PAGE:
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|Title:||Adolescent and Adult Offender Recidivism Rates After Cognitive Behavioural Therapy: A Comparison Using Meta-Analysis|
|Abstract:||Moffitt (1993) suggested that adolescence-limited offending may be normative; cognitive skills and prosocial models facilitate future desistance. However, life-course persistent offending may result from neuropsychological deficits and criminogenic environments. Cognitive-Behavioural Therapy programmes should dramatically reduce adolescent reoffending by providing opportunities for cognitive skill acquisition and prosocial modelling. Adult participants should not desist to the same degree due to lowered ability for skill acquisition. A meta-analysis of 41 studies investigated if there were significant differences between adolescents and adults on recidivism rates after completing CBT. It was found that CBT was more effective for adults (r = 0.11; CI = 0.07 – 0.15) than adolescents (r = 0.06; CI = 0.01 – 0.12); this was significant (z = 3.84, p < 0.05). Perhaps the negative effects from Criminal Justice System attention (e.g. labelling and criminal record) outweigh the positive effects of CBT. However, differences between the groups regarding CBT delivery may have confounded results. Issues included underreporting of integrity measures and changes to settings in which CBT is delivered compared to earlier studies that demonstrated higher success. Moderators that affect CBT’s success for adults included the recidivism measure, CBT’s emphasis and country of delivery. Implications for theory, practice and future research are discussed.|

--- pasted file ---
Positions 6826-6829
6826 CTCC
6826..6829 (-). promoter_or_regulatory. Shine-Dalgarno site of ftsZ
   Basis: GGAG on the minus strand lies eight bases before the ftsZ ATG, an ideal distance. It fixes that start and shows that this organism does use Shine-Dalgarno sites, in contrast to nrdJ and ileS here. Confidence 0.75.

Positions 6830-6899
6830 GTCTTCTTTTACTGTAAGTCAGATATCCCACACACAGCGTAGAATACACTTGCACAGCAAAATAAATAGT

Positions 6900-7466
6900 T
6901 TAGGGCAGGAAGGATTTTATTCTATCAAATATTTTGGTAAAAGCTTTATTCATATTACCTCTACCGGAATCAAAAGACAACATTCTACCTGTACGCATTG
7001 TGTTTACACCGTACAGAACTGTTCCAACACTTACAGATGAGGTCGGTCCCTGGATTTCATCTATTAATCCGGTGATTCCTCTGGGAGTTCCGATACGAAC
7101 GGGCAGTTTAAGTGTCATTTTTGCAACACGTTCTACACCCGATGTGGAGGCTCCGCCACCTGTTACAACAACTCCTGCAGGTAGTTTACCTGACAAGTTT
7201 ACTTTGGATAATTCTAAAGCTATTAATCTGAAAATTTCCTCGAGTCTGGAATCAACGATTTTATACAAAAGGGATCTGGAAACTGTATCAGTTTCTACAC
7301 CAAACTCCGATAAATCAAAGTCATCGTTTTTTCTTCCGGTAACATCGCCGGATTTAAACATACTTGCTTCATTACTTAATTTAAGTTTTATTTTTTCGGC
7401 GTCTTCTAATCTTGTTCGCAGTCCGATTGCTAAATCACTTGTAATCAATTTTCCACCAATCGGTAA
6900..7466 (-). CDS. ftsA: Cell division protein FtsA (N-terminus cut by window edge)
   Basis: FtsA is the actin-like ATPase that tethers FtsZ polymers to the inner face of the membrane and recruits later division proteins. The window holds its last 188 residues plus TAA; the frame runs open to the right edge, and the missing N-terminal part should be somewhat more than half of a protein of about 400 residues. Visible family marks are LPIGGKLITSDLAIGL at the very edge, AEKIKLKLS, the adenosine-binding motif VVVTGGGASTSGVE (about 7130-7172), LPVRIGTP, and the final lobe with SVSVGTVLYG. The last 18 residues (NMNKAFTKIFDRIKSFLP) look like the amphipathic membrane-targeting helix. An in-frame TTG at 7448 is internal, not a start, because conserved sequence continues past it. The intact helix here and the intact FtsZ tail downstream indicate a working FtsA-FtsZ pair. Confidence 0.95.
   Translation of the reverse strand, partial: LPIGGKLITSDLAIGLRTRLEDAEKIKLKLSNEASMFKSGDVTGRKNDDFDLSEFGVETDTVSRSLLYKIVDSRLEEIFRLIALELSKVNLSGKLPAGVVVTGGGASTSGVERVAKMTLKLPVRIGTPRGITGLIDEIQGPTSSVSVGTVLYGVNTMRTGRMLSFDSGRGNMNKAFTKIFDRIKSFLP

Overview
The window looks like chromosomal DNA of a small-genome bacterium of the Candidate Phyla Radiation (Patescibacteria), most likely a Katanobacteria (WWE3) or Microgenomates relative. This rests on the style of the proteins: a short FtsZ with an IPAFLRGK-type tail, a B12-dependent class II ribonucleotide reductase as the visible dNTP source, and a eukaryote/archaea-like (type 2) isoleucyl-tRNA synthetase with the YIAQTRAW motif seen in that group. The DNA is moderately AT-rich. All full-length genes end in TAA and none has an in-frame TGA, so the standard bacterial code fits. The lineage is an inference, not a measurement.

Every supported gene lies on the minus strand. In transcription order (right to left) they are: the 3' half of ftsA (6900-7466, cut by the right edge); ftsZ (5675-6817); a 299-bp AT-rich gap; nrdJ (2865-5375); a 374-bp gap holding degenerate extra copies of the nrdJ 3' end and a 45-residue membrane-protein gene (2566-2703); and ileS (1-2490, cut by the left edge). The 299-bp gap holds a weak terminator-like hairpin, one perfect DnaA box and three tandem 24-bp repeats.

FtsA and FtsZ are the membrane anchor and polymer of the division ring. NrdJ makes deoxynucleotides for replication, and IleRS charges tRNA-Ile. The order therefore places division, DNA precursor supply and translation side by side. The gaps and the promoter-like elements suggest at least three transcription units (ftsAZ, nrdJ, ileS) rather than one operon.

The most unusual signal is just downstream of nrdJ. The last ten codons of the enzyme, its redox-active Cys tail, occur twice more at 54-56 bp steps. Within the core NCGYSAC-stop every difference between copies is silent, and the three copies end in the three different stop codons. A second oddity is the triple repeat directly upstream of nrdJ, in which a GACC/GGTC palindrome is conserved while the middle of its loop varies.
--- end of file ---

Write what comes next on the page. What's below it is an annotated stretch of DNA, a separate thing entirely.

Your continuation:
|Rights:||Copyright © the author, 2012|
|Description:||The full text of this dissertation is available only to University of Leicester members. Please log in with your University IT account username and password when prompted.|
|Appears in Collections:||Masters' Dissertations, School of Psychology|
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